Parse.com as a substitute for ScriptDB in Google Apps Script

As you will know by now, ScriptDB is now deprecated. A year or so ago, I published some articles on alternatives to ScriptDB on the desktop liberation site, one of which was Parse.com. This has turned out to be one of the most popular topics, and one which I get a lot of questions of about.

I don’t do many posts on this blog anymore, see this post for why, but I thought I may as well use this, the 200th post, to summarize the status of the parse.com API shared library for Google Apps Script, and quickly show how to get your data from scriptDB to Parse.com.

There are 2 methods of using this library from Google Apps Script.

  • Directly, where you would be sure that parse.com is the backend you would want to use
  • Through a database abstraction library, which provides standardized access to a growing number of backend databases
I would recommend the latter, since it has more features, is easier to use, gives the flexibility to move or to mix database backends without changing your code (and we can learn the lesson from ScriptDB how valuable that can be), and is able to deal with constraints in an abstracted way.  It also automatically provides caching, and does exponential backoff on on rate limited services. It does not yet handle execution time quotas on GAS, but I have some tunkerings for that in the works. Finally, there is also a simple rest API hosted as a Google Apps Script webapp giving complete access to all this from other languages and platforms.
How it works
For Parse.com you need to sign up and get a couple of API keys. You need to store them in a userproperty store, and pass them to whichever of the library options you choose. Let’s look at the data abstraction option first. As an example, I’ll show how to migrate your data from scriptDB below.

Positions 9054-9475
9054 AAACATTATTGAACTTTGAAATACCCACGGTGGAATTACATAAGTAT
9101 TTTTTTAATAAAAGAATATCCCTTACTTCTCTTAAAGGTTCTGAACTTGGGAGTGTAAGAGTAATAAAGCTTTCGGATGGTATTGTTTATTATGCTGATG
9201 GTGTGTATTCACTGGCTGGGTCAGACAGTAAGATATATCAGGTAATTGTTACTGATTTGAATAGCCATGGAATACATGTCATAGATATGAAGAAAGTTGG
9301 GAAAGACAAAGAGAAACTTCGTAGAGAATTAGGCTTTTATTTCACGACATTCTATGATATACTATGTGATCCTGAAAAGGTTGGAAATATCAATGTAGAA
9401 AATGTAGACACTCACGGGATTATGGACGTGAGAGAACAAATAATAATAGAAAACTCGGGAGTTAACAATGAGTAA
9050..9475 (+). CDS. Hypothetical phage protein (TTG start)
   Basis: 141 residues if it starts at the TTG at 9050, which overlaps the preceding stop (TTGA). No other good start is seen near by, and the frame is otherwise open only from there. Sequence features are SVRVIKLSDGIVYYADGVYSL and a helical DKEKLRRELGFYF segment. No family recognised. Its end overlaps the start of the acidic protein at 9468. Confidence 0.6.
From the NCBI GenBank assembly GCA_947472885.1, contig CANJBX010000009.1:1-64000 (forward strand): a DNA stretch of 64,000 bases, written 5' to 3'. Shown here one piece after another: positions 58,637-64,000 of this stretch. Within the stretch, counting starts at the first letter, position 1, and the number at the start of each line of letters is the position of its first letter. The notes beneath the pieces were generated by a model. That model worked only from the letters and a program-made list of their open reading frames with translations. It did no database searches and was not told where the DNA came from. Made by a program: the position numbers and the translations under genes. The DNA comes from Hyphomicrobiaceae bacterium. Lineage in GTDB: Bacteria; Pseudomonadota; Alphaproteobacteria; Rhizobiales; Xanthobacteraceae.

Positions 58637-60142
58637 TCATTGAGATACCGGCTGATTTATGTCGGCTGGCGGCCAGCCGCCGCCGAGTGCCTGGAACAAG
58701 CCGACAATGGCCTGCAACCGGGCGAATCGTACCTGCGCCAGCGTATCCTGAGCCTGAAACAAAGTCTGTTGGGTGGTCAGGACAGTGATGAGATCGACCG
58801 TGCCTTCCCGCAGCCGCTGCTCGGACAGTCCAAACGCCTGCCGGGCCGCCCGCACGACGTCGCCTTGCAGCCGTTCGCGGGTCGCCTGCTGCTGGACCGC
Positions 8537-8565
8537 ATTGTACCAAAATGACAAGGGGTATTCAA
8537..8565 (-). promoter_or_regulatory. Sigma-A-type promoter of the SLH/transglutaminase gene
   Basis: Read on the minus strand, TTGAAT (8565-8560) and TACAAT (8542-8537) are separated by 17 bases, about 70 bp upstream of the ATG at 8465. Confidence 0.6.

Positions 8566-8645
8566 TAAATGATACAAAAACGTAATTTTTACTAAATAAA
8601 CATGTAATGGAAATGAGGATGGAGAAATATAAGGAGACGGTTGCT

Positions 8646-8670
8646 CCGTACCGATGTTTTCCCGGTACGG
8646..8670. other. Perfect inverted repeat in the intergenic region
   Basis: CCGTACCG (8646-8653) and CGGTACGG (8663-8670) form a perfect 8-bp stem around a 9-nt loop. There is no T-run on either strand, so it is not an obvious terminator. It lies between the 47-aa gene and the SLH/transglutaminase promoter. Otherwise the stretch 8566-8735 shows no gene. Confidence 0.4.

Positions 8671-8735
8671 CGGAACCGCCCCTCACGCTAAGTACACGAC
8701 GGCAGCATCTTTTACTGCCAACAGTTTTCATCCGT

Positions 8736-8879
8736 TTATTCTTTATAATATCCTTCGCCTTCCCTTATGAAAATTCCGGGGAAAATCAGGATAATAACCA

function migratingFromScriptDb() {

  var tableName = ‘VBAParseCustomers’;
  var enums = cDataHandler.dhConstants.DB;
  var userStore = PropertiesService.getUserProperties();

 // get the data from scriptDB – i have  a scriptDB driver, so Im using that.
 // you may want to read all your scriptDB data some other way to get your objects into an array.

  var dbHandler = new cDataHandler.DataHandler (tableName,enums.SCRIPTDB,undefined,’mydb’,ScriptDb.getMyDb()); 
  var theResult = dbHandler.query ();
  if (theResult.handleCode <0) throw (JSON.stringify(theResult));
  
  var theData = theResult.data;

  // to parse.com – good choice for all
  deleteAndCopy ( theData , tableName,”mp”, enums.PARSE, JSON.parse(userStore.getProperty(“parseKeys”)));

}  

function deleteAndCopy (data,tableName, id , type , ob ) {

  // get a handler
  var handler = new cDataHandler.DataHandler (tableName,type,undefined,id,ob);
  // delete existing data
  var result = handler.remove();
  if (result.handleCode <0) throw (JSON.stringify(result));
  
  // save the new data
  var result = handler.save(data);
  if (result.handleCode <0) throw (JSON.stringify(result));
  
  return handler;

}
Although both versions use batching, using the direct version gives you more control of how the batching happens, but it does mean you need to manage it yourself. Here’s the deleteAndCopy() using the direct parseCom library. In either case, the parse.com database created is identical. 
function deleteAndCopyDirect (data,tableName, id , type , ob ) {
  // get a handler
  var userStore = PropertiesService.getUserProperties();
  var parseCom = cParseCom.getParsed(tableName,JSON.parse(userStore.getProperty(“parseKeys”)));
  
  // delete everything
  var w = parseCom.deleteObjects().flush();
  if (!w.isOk()) {
      throw (“failed to delete objects:” + w.browser().url() + “:” + w.browser().status() + “:” + w.browser().text());
  }
  
  // write new stuff
  parseCom.batch(true);
  data.forEach(function(d) {
    parseCom.createObject(d);
  });
  var w = parseCom.flush().batch(false);
  if (!w.isOk()) {
      throw (“failed to create objects:” + w.browser().url() + “:” + w.browser().status() + “:” + w.browser().text());
  }

}
Here’s a snip from the resultant parse.com table

Performance

Result from a) read 100 records from scriptDB, b) delete 100 in Parse then c) create 100 new ones. 
Execution succeeded [3.746 seconds total runtime]

Authentication

In the documentation on the direct library, I refer to using encryption for storing your API keys in the property store. I found that the encryption was taking a long time under caja (as much as 10 seconds), and in any case with the new property stores in GAS it’s really not necessary. I recommend therefore that you store your credentials in the property store for your script as in the examples above, and don’t use the encryption referred to in the documentation, although I’ll leave that method there for backward compatibility.

Other operations

Querying, updating, getting by id, counting and removing are all supported in both versions. For the library keys and details, read more here 

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Author: bm082975

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